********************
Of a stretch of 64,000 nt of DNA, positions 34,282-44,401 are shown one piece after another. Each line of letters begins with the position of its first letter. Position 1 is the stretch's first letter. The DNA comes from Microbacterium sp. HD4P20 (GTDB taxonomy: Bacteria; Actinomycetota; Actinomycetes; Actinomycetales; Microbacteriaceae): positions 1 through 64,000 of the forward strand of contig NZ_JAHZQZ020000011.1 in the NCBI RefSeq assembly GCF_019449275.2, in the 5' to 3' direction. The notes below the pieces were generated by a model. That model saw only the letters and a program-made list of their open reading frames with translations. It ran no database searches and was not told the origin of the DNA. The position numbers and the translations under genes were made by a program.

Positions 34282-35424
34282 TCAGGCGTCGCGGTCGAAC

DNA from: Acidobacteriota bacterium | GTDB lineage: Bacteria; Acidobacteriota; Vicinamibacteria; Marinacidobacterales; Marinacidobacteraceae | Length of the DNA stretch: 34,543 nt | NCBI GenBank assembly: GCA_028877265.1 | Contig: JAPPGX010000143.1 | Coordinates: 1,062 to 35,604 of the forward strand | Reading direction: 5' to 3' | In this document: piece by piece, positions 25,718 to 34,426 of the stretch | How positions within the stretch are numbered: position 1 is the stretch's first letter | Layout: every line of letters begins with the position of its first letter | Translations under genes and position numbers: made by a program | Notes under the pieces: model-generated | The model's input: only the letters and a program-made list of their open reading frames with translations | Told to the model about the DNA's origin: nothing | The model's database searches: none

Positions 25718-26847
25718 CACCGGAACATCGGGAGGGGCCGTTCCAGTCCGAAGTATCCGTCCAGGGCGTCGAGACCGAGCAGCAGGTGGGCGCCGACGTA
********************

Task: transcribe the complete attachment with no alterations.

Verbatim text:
Of a stretch of 64,000 nt of DNA, positions 34,282-44,401 are shown one piece after another. Each line of letters begins with the position of its first letter. Position 1 is the stretch's first letter. The DNA comes from Microbacterium sp. HD4P20 (GTDB taxonomy: Bacteria; Actinomycetota; Actinomycetes; Actinomycetales; Microbacteriaceae): positions 1 through 64,000 of the forward strand of contig NZ_JAHZQZ020000011.1 in the NCBI RefSeq assembly GCF_019449275.2, in the 5' to 3' direction. The notes below the pieces were generated by a model. That model saw only the letters and a program-made list of their open reading frames with translations. It ran no database searches and was not told the origin of the DNA. The position numbers and the translations under genes were made by a program.

Positions 34282-35424
34282 TCAGGCGTCGCGGTCGAAC

DNA from: Acidobacteriota bacterium | GTDB lineage: Bacteria; Acidobacteriota; Vicinamibacteria; Marinacidobacterales; Marinacidobacteraceae | Length of the DNA stretch: 34,543 nt | NCBI GenBank assembly: GCA_028877265.1 | Contig: JAPPGX010000143.1 | Coordinates: 1,062 to 35,604 of the forward strand | Reading direction: 5' to 3' | In this document: piece by piece, positions 25,718 to 34,426 of the stretch | How positions within the stretch are numbered: position 1 is the stretch's first letter | Layout: every line of letters begins with the position of its first letter | Translations under genes and position numbers: made by a program | Notes under the pieces: model-generated | The model's input: only the letters and a program-made list of their open reading frames with translations | Told to the model about the DNA's origin: nothing | The model's database searches: none

Positions 25718-26847
25718 CACCGGAACATCGGGAGGGGCCGTTCCAGTCCGAAGTATCCGTCCAGGGCGTCGAGACCGAGCAGCAGGTGGGCGCCGACGTA